NANCHANG, March 20 (Xinhua) -- The population of milu deer around China's Poyang Lake has increased from 47 to about 55 since a group of the rare deer was released there about a year ago, conservation officials said Wednesday.
Yang Qibo, who is in charge of Poyang County's wildlife protection station, told Xinhua that they had recorded the birth of eight deer over the past year.
"The herd of deer now has plenty of food and relatively fixed habitats," said Yang.
Last April, to improve biodiversity in the local wetland ecosystem, China released 47 milu deer into the wild around Poyang, the country's largest freshwater lake where the species disappeared around 1,000 years ago.
Local officials said the deer had adapted well to the new environment and coexisted peacefully with local villagers.
"Whenever villagers spot a deer, they always report it to wildlife authorities. In cases when their crops were trampled, they usually chose to drive the deer away instead of hurting them," Yang said.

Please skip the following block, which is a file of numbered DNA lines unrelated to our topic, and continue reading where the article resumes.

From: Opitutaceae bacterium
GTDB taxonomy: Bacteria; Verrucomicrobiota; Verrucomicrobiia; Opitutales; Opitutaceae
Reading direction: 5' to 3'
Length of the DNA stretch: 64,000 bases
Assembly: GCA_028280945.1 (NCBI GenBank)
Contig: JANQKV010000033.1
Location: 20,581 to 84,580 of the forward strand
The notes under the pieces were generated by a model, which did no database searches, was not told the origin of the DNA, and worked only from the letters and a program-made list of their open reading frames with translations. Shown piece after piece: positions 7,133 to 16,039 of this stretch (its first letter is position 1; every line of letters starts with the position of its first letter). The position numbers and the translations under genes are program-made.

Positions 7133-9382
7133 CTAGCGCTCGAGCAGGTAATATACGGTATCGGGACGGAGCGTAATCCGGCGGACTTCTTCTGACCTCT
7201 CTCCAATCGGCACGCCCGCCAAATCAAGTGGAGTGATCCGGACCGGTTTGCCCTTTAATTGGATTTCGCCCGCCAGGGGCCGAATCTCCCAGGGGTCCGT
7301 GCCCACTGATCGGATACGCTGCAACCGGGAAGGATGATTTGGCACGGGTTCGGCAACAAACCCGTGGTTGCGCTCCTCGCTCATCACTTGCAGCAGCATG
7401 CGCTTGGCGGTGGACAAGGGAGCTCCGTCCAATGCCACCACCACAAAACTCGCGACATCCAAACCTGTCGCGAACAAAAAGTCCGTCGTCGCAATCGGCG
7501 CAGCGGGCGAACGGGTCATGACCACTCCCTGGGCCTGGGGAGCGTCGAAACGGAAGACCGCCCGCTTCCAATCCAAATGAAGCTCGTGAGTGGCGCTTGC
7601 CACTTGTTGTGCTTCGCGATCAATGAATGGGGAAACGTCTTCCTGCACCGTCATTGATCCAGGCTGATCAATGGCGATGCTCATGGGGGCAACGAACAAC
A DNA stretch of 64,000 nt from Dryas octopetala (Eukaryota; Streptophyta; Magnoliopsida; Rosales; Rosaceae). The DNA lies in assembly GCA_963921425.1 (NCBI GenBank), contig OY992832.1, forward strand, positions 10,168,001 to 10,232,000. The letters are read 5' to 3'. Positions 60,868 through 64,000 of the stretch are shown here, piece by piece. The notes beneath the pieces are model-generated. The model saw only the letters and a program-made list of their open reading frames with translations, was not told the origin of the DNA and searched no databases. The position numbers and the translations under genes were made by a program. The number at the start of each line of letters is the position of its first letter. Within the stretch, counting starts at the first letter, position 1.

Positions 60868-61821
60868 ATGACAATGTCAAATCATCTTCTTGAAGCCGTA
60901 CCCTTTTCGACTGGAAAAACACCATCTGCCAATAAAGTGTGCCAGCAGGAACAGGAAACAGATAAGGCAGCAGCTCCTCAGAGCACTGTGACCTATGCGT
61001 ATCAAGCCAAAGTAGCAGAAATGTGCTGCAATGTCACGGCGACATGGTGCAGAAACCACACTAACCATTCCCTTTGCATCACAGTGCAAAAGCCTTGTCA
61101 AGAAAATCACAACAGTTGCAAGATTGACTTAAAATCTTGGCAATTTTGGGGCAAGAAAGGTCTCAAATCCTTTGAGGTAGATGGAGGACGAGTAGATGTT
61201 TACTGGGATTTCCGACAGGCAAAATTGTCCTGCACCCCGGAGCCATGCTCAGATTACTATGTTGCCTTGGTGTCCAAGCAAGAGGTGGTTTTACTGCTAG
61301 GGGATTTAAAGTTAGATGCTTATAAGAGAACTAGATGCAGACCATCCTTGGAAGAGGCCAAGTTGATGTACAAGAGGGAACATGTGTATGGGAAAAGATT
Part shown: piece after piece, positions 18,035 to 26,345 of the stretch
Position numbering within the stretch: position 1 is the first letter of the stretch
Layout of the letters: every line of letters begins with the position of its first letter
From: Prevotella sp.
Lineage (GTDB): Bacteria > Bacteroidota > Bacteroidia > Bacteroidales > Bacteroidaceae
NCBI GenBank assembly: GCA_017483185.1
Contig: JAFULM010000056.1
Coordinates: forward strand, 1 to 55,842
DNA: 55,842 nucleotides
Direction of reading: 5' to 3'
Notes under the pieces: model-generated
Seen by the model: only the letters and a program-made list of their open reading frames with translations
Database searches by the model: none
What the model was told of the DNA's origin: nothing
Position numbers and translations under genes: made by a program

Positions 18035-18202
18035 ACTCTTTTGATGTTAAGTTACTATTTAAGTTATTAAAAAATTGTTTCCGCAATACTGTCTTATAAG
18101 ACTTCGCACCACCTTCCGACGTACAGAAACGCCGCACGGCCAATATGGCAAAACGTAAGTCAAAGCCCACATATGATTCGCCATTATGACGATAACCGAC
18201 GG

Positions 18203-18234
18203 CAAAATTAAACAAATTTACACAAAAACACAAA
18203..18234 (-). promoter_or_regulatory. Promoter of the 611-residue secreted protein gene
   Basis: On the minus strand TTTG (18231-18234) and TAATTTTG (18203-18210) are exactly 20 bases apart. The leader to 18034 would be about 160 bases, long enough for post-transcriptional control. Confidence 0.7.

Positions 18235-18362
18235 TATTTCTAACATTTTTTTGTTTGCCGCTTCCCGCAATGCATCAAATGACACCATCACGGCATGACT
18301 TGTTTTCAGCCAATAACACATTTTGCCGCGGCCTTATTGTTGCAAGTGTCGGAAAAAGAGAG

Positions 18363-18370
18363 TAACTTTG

Milu, also known as Pere David's deer, is endemic to China where it bears the nickname "sibuxiang," or "like none of the four" for its unique features -- a horse's face, a donkey's tail, cow-like hooves and a stag's antlers.
The wetland deer species is placed under A-level state protection after overhunting and habitat loss led to its near extinction in the early 20th century.
Now about 6,700 milu deer live across the country, including 1,500 in the wild, according to Bai Jiade, director of the Beijing Milu Ecological Research Center.